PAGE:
Ginsburg expresses hope amid a Senate she thinks is 'divided sharply'

Ginsburg expresses hope amid a Senate she thinks is 'divided sharply'
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Supreme Court Justice Ruth Bader GinsburgRuth Bader GinsburgSCOTUS has walked us out onto a slippery slope How Trump can get his mojo back OVERNIGHT ENERGY: WH pushed for 'correction' to Weather Service tweet contradicting Trump in 'Sharpiegate' incident, watchdog says | Supreme Court rules that large swath of Oklahoma belongs to Native American tribe MORE on Friday said that she hopes that the current U.S. Senate, which she described as "divided sharply," can rediscover "true bipartisanship spirit."

Ginsburg made comments during an event where she received the World Peace & Liberty Award from the World Jurist Association and the World Law Foundation, CNN reported.

"The US Senate was once a model of civility, of good fellowship, readiness to compromise for the good of the public. Today it's divided sharply — but when I remember back to how it once was, I am hopeful," the 86-year-old justice said.

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Ginsberg's comments come after the Senate voted to acquit President TrumpDonald John TrumpDeSantis on Florida schools reopening: 'If you can do Walmart,' then 'we absolutely can do schools' NYT editorial board calls for the reopening of schools with help from federal government's 'checkbook' Mueller pens WaPo op-ed: Roger Stone 'remains a convicted felon, and rightly so' MORE on Wednesday of charges of impeachment in a vote that was largely along party lines. Sen. Mitt RomneyWillard (Mitt) Mitt RomneyGOP senator says Trump commuting Stone was a 'mistake' Roger Stone joins list of political figures, allies granted clemency by Trump Romney blasts Trump's Stone commutation: 'Historic corruption' MORE (R-Utah) was the only member of his party to join Democratic senators and vote to convict Trump on one charge — abuse of power.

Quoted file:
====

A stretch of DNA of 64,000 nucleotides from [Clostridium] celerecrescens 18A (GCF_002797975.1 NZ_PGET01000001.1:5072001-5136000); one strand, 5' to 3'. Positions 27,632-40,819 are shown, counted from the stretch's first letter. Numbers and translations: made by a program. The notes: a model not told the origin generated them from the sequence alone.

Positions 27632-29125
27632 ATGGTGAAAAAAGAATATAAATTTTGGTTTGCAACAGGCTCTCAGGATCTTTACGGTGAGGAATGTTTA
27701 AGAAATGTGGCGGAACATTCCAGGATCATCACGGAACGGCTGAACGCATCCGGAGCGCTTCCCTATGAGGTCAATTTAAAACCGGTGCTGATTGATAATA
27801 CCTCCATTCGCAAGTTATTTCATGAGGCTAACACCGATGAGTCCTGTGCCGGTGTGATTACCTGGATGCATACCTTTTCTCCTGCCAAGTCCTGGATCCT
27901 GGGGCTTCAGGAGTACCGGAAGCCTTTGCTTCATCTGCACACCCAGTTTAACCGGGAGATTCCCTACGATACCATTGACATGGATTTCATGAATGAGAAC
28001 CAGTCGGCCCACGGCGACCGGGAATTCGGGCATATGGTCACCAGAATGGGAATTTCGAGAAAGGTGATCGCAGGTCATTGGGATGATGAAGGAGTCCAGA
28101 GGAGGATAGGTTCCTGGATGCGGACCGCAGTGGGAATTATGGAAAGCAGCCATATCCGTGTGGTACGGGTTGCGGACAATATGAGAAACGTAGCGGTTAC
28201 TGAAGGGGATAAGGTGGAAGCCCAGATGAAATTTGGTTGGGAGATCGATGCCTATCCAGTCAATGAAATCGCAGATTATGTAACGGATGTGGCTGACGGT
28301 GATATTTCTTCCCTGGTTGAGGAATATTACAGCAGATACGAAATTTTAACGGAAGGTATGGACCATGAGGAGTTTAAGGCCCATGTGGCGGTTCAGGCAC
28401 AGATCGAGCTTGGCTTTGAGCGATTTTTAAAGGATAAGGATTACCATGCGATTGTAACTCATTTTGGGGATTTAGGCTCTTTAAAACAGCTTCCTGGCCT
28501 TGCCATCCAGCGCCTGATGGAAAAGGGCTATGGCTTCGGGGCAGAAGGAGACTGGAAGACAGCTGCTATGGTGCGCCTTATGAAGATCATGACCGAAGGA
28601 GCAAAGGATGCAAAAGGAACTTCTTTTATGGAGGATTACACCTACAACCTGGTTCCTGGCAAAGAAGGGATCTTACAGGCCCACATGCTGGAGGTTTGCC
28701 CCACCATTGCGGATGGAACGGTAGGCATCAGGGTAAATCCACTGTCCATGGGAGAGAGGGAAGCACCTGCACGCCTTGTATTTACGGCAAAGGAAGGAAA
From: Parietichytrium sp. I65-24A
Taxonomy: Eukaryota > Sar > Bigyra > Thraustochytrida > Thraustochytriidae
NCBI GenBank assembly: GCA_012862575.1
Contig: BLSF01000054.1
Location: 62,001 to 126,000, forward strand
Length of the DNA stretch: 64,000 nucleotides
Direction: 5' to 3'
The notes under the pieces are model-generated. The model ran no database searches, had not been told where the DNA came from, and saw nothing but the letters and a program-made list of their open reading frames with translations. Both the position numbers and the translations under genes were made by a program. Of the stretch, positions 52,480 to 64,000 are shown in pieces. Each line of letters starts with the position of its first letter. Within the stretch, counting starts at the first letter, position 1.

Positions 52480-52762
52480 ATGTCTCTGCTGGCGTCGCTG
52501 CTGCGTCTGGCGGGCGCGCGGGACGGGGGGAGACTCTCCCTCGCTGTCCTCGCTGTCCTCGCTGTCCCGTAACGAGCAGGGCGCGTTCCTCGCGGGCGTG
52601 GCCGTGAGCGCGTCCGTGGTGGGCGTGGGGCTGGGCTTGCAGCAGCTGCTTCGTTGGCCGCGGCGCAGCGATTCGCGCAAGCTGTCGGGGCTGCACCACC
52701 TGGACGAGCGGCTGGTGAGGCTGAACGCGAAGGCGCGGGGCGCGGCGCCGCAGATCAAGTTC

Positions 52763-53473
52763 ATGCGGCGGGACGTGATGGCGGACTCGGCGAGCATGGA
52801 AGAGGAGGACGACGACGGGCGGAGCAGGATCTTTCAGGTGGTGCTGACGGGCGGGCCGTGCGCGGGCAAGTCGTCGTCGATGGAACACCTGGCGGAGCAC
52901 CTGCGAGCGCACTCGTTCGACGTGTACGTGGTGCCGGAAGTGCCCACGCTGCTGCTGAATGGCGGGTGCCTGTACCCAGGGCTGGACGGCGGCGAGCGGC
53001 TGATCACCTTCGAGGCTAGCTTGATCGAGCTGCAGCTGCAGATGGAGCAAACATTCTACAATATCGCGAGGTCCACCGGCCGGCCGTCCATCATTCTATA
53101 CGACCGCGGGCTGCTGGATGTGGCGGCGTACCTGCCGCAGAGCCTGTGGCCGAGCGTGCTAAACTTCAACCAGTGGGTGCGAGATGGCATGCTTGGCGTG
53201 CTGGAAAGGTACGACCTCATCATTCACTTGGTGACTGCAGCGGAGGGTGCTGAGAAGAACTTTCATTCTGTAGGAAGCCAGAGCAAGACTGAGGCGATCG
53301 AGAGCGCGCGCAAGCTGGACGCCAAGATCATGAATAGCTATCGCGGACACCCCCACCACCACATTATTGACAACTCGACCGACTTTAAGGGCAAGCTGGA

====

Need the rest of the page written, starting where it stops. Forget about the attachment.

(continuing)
Romney did not vote to convict Trump on the second charge of impeachment: obstruction of Congress. 

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Throughout impeachment proceedings, Democrats and Republicans could often be seen digging their heels in on their respective views on the president's contacts with Ukraine, the issue at the center of the impeachment inquiry and trial, in addition to taking swipes at one another.

In December during the House vote to impeach the president, no Republicans voted for the articles of impeachment and only two Democrats voted against the articles. One of the Democrats who voted "no" was Rep. Jeff Van DrewJeff Van DrewRepublican David Richter wins NJ primary in race to challenge Rep. Andy Kim New Jersey incumbents steamroll progressive challengers in primaries Van Drew wins GOP primary in New Jersey MORE (R - N.J.) who switched parties shortly afterward. 

The famously liberal-leaning judge also said that the Senate has suffered from "a loss of the willingness to listen to people with views other than one's own."

She added: "I am hopeful that people of goodwill in both of our parties will say, 'We have had enough of dysfunction. Let's work together for the good of all of the people who compose the nation.'"